Two political leaders who were once ready to kill each other joined hands this week to form a new government.
Maoist leader Pushpa Kamal Dahal suddenly switched sides, abandoning Prime Minister KP Oli for Sher Bahadur Deuba of the Nepali Congress. They agreed to take turns to be prime minister for the next 18 months.
The new-found friendship between these former foes could prove costly. The first casualty will be the Constitution that all three leaders pushed through last year.
Deuba was prime minister when the Maoists went to war in February 1996. In 2002, when he was prime minister for the second time, Deuba put a price on Dahal’s head. Dahal in turn ordered his guerrillas to kill Deuba, and he narrowly escaped a Maoist attack in Kailali.
Politics makes for strange bedfellows, but who would have predicted that Dahal and Deuba would one day be best buddies? Oli foiled an earlier attempt to unseat him in May by charming Dahal out of an alliance with Deuba. This time the Maoist-NC ties seem stronger, and the deal allows Dahal to be prime minister first, to be replaced by Deuba after local elections in December and until provincial and parliamentary polls.
The Maoists registered a no-confidence motion against the government on Wednesday, but Oli has refused to step down, preparing instead to face a vote in Parliament this weekend. But the arithmetic is against him. Madhesi and other fringe parties are backing the NC-Maoists, so Dahal is on course to be the next prime minister.
Seven years after a humiliating resignation following his failure to oust the Army chief, Dahal may be Nepal’s 24th prime minister in 26 years. But he will be looking over his shoulder warily at Deuba and Oli.
Even less confidence
Hours after CPN (Maoist-Centre) Chair Pushpa Kamal Dahal and Nepali Congress (NC) President Sher Bahadur Deuba registered a no-confidence motion against Prime Minister KP Oli’s government in Parliament on Wednesday, NC legislator Amresh Kumar Singh warned in an interview that federalism will not work in Nepal.
Coming from a fervent proponent of ethnicity-based federalism in the new Constitution, his comments on BBC Nepali Service on Wednesday night set off a firestorm. Singh is an obscure NC MP who wields mysterious clout in Nepal’s politics, and is given to outlandish rhetoric.
When the NC agreed with the UML, the Maoists and the MJF (D) to fast-track the new Constitution after last year’s earthquake without the Madhesi parties on board, Singh nearly revolted. He allied with Madhesi leaders to foil the Constitution-drafting process led by his own party, and was even in the group that went down to Kailali to incite the Tharus to rise up in August 2015. Later, eight policemen and a child were lynched in protests. Demonstrations swept across the Tarai and lasted six months, leading to a border blockade supported by India. Nearly 50 more persons were killed in police action against the protests.
Although he is just one of the 206 NC legislators, and not even a Central Committee member of the party, Singh’s remarks often create ripples across the political spectrum because he regularly boasts of his closeness to New Delhi. When his party fought against Gyanendra Shah’s authoritarian regime, he was nowhere to be seen on the streets. Nevertheless, he rose dramatically as a key player in the post-April Uprising negotiations between the NC-UML coalition and the Maoists.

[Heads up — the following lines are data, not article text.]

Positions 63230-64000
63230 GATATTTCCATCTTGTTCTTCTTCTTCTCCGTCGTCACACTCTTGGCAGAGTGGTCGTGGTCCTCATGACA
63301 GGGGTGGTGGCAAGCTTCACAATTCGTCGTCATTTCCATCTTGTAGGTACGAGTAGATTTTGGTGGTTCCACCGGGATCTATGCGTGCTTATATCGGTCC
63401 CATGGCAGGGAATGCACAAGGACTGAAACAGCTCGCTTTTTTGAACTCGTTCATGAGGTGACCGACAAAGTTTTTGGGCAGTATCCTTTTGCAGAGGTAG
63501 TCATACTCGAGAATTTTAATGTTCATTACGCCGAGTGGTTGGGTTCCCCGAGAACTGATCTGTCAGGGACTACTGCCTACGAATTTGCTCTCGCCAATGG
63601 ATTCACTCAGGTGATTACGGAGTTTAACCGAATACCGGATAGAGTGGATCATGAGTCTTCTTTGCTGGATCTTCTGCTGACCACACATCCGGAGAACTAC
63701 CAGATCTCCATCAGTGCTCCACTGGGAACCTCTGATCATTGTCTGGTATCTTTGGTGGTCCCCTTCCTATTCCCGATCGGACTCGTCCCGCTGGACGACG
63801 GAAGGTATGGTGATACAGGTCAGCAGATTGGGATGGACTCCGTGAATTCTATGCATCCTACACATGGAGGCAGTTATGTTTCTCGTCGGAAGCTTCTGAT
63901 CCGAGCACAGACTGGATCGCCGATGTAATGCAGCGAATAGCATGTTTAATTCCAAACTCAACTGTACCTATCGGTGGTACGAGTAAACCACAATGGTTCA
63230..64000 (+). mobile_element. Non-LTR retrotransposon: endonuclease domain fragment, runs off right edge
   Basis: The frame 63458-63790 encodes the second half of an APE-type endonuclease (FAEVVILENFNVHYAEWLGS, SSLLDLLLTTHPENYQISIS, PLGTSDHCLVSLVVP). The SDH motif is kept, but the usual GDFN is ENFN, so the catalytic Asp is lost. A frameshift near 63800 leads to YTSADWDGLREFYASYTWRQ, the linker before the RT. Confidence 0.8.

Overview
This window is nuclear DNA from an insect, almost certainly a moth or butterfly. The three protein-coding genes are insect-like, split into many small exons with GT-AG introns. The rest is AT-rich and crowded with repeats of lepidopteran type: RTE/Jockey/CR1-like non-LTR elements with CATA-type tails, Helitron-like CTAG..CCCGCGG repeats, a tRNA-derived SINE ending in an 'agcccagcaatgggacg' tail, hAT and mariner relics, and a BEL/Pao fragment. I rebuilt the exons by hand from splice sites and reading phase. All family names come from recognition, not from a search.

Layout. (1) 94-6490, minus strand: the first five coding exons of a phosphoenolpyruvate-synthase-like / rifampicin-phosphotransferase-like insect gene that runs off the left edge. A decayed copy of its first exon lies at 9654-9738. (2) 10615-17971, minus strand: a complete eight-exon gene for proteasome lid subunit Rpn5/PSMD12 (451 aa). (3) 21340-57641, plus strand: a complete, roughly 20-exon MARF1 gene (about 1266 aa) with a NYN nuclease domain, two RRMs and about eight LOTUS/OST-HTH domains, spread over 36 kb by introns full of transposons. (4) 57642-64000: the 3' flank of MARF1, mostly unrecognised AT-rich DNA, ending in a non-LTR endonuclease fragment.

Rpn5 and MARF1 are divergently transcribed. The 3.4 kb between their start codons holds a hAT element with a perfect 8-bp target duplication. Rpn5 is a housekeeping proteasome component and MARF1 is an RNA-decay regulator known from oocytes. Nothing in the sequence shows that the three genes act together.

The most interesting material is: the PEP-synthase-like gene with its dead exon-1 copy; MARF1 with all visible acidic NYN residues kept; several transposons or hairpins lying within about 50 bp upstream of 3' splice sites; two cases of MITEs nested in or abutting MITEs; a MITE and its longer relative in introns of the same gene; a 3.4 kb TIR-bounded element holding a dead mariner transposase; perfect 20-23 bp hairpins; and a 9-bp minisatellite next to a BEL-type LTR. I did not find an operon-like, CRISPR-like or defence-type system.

It may not be wholly true that New Delhi uses Singh to extract information straight out of political negotiations in Kathmandu, but he does not try to hide his role as a ‘fixer’. In fact, he does not mind that the public perceives him as speaking the Indian line during times of turmoil in Nepal, and he seems to relish his image as the ‘Octopus’ — referring to the smart cephalopod that once predicted the result of the Football World Cup.
Singh quickly retracted his BBC statement through Facebook, accusing the radio of editing out crucial parts of his answers. He said he was still ‘committed to federalism’ and clarified that ‘the Constitution should be more federal’. But his remarks have been podcast and hardly anyone believes his clarification. The question everyone is asking on social media is: Was New Delhi using Singh to float a trial balloon about scrapping federalism?
Singh was also involved in this week’s back-room deal between Dahal and Deuba to unseat PM Oli. Madhesi parties have vowed to vote against Oli when he faces a no-confidence motion this weekend. They are even ready to join the new government.
But Oli’s ouster has cast a shadow over the implementation of the Constitution. Political analyst and Maoist MP Shyam Shrestha says: “We will now face a new deadlock, and the UML will not help break it.”
Maoist leader Narayan Kaji Shrestha is now against toppling the Oli government. He calls the Dahal-Deuba alliance “unfortunate” because “Nepal was moving in the right direction to reduce its over-dependence on India for trade by reaching out to China”. “People had begun to see our party as a nationalist force,” he said, “how will we redeem that image now?”
Political analyst Puranjan Acharya is convinced this week’s political games were orchestrated by an “outside force”. “It wanted to break the Maoist-UML coalition, and restrict the UML to the opposition bench.”
Meanwhile, anti-corruption crusader Govinda KC is growing weaker by the day. The political crisis has diluted his demand for the impeachment of the Chief of the Commission for the Investigation of Abuse of Authority (CIAA) Lokman Singh Karki because that would not be possible without the NC-UML partnership.
(With input from Rameshwar Bohara)
Pulling the rug, Kunda Dixit
Electing to govern, Editorial